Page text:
Tasmanian Peter d’Plesse is an educator, adventurer, pilot and now, with his debut novel arriving this April, an author.

Fire Eye, which further expands the swelling ranks of adventure fiction novels from Australian authors, combines elements of d’Plesse’s favourite subjects: the Australian outdoors, aviation and war history.

The female protagonist, Alexander Dulaine hires Jed, an adventurer-cum-private-detective, to help discover the lost resting place of her grandfather’s plane that disappeared during WWII. Dulaine’s interest isn’t purely academic, however. The aircraft is implicated in a Torres Strait legend of a ruby named ‘Fire Eye’.

While we’re reserving our full review of d’Plesse’s debut novel in issue 147 of Wild, we managed to steal some of the author’s time ahead of the release to discover more about his own background, career and interest in the Australian bush.

Peter, your love of adventure, the outdoors and aeronautics combines in this book, which passion came first and how?

My love of adventure was a bit of rebellion against a loving but protective mother who had her fair share of grief with the Gestapo and Nazis in Austria a long time ago. As a child I wanted to join the Sea Scouts. That was seen as too dangerous. I became fascinated by aircraft instead, but kept it to myself. I also kept various childhood adventures to myself, such as a sleepover with a mate. The sleep over was on a beach 80 kilometres from home – a long way on a push bike with no gears!

I finally learned to fly on King Island during my first principalship. There was a private airstrip next to the school residence used by the King Island Aero Club. I grabbed the opportunity and grew wings with the support of experienced pilots.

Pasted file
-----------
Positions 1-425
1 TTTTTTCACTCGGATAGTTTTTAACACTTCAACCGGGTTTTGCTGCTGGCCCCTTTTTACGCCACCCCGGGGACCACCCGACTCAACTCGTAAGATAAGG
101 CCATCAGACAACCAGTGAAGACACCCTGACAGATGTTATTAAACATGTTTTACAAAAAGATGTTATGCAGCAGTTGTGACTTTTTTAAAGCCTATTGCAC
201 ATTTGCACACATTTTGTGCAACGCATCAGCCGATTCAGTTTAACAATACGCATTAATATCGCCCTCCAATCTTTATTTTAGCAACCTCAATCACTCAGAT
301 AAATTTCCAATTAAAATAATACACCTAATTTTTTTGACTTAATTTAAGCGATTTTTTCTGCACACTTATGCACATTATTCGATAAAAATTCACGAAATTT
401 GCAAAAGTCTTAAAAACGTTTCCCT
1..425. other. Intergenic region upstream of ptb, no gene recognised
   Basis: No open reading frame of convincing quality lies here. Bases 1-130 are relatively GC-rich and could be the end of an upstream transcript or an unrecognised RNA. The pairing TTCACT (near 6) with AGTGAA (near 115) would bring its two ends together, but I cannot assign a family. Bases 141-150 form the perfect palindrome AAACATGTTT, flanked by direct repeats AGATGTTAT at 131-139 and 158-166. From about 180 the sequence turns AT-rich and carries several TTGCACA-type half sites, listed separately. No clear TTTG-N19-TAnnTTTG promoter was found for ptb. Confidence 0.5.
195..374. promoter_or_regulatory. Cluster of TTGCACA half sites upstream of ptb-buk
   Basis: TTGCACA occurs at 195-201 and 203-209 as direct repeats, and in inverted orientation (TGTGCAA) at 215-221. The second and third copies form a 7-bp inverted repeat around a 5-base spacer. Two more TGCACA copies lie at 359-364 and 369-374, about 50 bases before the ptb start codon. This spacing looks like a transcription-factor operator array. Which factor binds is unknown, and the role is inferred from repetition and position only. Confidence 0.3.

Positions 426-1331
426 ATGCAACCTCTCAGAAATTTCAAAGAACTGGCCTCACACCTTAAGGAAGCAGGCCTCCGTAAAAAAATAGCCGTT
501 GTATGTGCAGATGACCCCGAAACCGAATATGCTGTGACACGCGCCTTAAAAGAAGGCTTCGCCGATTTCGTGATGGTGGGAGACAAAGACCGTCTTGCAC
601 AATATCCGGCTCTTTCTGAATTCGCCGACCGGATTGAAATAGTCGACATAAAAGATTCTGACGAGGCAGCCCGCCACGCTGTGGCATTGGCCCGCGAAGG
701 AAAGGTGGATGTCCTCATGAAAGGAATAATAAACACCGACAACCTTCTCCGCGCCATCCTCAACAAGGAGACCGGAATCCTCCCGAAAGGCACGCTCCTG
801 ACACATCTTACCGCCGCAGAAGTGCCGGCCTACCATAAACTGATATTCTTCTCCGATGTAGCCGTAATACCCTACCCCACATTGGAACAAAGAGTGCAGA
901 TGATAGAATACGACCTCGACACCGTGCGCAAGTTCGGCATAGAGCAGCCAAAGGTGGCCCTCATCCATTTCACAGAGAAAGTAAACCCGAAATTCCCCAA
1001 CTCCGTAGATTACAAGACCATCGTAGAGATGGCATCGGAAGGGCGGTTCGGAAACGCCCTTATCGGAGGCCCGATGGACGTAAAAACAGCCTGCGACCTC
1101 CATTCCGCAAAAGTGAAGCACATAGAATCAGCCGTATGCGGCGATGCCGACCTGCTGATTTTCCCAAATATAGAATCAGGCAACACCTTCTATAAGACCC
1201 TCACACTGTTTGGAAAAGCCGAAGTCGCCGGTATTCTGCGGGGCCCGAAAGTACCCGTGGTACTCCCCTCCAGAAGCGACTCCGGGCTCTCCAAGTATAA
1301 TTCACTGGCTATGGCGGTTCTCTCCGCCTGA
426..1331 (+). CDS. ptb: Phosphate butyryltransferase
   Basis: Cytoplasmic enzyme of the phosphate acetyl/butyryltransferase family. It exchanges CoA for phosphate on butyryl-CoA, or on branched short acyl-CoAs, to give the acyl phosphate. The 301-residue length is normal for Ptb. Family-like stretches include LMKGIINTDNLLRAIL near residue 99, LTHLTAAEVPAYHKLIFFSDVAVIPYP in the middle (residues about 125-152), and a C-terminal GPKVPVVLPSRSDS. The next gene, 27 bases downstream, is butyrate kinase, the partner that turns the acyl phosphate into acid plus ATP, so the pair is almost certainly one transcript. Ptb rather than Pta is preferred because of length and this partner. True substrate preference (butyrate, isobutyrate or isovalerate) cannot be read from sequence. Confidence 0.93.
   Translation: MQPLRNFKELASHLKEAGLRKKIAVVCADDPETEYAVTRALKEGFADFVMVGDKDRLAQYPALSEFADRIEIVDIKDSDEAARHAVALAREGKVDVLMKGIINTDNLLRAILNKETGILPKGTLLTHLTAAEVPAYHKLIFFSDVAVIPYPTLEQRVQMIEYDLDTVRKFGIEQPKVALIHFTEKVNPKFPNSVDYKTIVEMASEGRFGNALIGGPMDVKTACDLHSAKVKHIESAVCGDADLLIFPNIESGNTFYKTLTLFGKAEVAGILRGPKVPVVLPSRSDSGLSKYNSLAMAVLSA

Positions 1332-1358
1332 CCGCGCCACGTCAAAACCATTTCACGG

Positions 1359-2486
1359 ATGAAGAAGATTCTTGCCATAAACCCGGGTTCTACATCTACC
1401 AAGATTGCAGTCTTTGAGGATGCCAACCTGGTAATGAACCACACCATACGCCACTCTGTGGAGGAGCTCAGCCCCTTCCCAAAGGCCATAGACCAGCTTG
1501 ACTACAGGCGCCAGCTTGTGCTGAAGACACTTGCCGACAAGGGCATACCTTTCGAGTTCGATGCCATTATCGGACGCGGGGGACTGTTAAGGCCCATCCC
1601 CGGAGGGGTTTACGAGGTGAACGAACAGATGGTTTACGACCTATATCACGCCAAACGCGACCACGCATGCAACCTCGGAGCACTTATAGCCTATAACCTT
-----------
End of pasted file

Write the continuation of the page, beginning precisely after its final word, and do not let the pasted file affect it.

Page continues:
A lust for adventure comes from my father. Europe in the 1930s and 40s was a cauldron of uncertainty, but he was a survivor. He spoke six languages, survived four wounds, earned medals from three nations and gave his children a new life in Australia for which we are thankful.

Adventure led to the wilderness, which in turn led to aviation. It could have been deep sea sailing or other experiences, but one can’t do everything. All these involve experiencing nature, making judgements and facing the consequences of one’s decisions. Modern life has too many safeguards. These become suffocating and smother personal development. Let a child climb a tree and fall out. Next time they will learn to hold on tighter and climb higher!

As a Tasmanian, you’re surrounded by some of the best wilderness landscapes Australia can offer. Do you often draw inspiration from them?

Yes indeed. Real wilderness has a special flavour that demands independence and acceptance of the consequences of one’s actions. Whether it’s the desert, the jungle, southwest Tasmania or the mountains of New Zealand, wilderness clears the mind of the superficiality of modern life. Make a decision and live with it. If something goes wrong – deal with it. Wilderness provides an opportunity to connect with nature at the most raw level and learn who one really is. The tougher the experience, the more that is learned about the individual.

I do enjoy the red soil country of outback Australia and the lingering presence of Aboriginal cultures. Whether walking the country eyes down, camping by a water course or standing in front of a rock carving going back who knows how long, I am always in awe of their connection with the land. It was not an easy life and should not be idealised, but Aboriginal adaption over eons of massive climate change deserves respect.

What research went into this book? How long did it take to write? Who do you hope to inspire by reading it?

The book represents the climax of decades of experience in the outback and adventures in wild country, supported by a lot of reading and listening. It was written as a challenge over a period of three years.

Writing a novel is a huge task, especially when written from multiple perspectives with an aim to make the action work. Most of the scenes in the book have actually happened in real life. I took aspects of a woman’s story, connected them to other events that happened and tied them together in a web of fiction. Each scene has a story to tell and contributes to the whole. The book will appeal to readers who like action to be realistic and doesn’t rely on a super hero doing impossible things.